Euro-appeal to students

March 24, 2000

The second phase of Europe's giant Socrates programme was launched in the United Kingdom this week with the message that the country must do more to promote study on the Continent.

Despite efforts to give Socrates and its higher education exchange component, Erasmus, a higher profile, the number of UK Erasmus students crossing the Channel has continued to decline, while the number coming here from Europe has grown.

The seven-year Socrates II programme, covering university, college, school, adult education and lifelong learning, has a E1.85 billion budget (Pounds 1.13 billion) - 30 per cent more than the first phase. The UK will get Pounds 140 million.

Just over half has been allocated to Erasmus. This is less than in the first phase because of the introduction of programmes for lifelong learning, adult education and open and distance learning. But there is still a real increase in Erasmus project cash.

At a UK launch meeting in Birmingham on Monday, higher education minister Baroness Blackstone said next year's European Year of Languages was an opportunity to impress on students the benefits of studying in Europe. She said: "People in the UK need to realise that increasingly many areas in the labour market operate on a European scale."

Poor language skills are the main barrier for UK students taking up exchange opportunities, she said. In 1998-99 numbers fell to a five-year low of 9,994, compared with 11,988 in 1994-95. Meanwhile, the number of Erasmus students coming to the UK has grown from 18,315 in 1994-95 to 20,769 in 1997-98.

But Viviane Reding, the new European commissioner for education and culture, said member states should consider topping up Erasmus grants. "They are not enough, unless students want to live under a bridge," she said.

Tim Boswell, Conservative further and higher education spokesman, said many would-be Erasmus students were deterred by financial hardship.

John Reilly, director of the UK Socrates/Erasmus Council, said British universities and industry were not doing enough to get the culture change needed to recruit more UK Erasmus students.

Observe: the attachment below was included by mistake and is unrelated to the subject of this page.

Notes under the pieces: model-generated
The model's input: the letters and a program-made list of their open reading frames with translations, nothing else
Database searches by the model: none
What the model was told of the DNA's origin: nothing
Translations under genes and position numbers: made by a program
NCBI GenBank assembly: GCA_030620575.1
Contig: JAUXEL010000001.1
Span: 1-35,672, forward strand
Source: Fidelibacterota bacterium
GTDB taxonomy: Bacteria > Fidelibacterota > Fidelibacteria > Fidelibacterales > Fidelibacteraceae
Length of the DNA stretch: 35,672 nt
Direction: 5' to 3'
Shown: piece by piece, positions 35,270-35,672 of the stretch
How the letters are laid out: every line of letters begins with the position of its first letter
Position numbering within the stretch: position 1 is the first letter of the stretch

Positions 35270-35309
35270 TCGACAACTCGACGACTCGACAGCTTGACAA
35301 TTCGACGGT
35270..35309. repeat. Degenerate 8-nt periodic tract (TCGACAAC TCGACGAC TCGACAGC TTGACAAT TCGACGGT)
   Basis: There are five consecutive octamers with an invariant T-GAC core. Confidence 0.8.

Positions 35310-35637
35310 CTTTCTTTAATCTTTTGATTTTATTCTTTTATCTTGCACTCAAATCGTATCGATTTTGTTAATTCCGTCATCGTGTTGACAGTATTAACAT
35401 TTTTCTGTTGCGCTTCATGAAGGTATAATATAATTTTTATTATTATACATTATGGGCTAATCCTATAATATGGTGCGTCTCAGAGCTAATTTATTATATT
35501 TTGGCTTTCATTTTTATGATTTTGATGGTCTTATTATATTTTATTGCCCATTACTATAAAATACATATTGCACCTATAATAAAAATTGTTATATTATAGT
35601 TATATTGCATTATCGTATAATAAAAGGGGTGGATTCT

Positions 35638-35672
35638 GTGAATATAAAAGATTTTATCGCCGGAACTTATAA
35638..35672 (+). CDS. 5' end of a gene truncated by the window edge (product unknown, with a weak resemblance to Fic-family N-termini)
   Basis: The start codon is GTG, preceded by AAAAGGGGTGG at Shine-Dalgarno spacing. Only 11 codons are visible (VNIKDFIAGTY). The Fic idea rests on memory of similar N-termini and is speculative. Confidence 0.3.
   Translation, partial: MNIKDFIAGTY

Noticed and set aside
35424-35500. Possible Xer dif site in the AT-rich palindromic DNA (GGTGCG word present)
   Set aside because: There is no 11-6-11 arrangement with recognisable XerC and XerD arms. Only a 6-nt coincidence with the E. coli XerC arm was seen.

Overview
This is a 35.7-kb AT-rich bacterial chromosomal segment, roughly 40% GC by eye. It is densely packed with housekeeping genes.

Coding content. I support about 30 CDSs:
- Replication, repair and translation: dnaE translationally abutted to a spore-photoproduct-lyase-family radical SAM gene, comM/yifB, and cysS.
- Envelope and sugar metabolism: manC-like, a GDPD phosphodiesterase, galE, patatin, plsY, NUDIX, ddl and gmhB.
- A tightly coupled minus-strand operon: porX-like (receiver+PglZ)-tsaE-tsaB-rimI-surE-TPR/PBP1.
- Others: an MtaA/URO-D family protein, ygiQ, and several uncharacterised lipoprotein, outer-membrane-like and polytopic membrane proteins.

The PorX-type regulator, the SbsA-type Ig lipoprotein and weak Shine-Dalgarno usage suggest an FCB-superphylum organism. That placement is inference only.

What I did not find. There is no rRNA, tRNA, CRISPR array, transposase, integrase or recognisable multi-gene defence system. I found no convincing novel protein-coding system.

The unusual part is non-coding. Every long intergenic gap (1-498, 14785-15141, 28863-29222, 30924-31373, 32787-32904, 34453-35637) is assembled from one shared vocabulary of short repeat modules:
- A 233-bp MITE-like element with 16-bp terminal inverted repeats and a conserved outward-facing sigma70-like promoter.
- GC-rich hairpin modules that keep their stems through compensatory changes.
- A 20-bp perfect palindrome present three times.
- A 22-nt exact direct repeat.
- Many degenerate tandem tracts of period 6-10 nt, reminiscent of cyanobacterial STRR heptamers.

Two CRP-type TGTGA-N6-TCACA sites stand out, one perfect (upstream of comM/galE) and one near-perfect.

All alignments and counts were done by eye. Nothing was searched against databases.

You've reached your article limit.

Register to continue

Registration is free and only takes a moment. Once registered you can read a total of 3 articles each month, plus:

  • Sign up for the editor's highlights
  • Receive World University Rankings news first
  • Get job alerts, shortlist jobs and save job searches
  • Participate in reader discussions and post comments
Register

Have your say

Log in or register to post comments

Most Commented

James Fryer illustration (27 July 2017)

It is not Luddism to be cautious about destroying an academic publishing industry that has served us well, says Marilyn Deegan

Jeffrey Beall, associate professor and librarian at the University of Colorado Denver

Creator of controversial predatory journals blacklist says some peers are failing to warn of dangers of disreputable publishers

Hand squeezing stress ball
Working 55 hours per week, the loss of research periods, slashed pensions, increased bureaucracy, tiny budgets and declining standards have finally forced Michael Edwards out
Kayaker and jet skiiers

Nazima Kadir’s social circle reveals a range of alternative careers for would-be scholars, and often with better rewards than academia

hole in ground

‘Drastic action’ required to fix multibillion-pound shortfall in Universities Superannuation Scheme, expert warns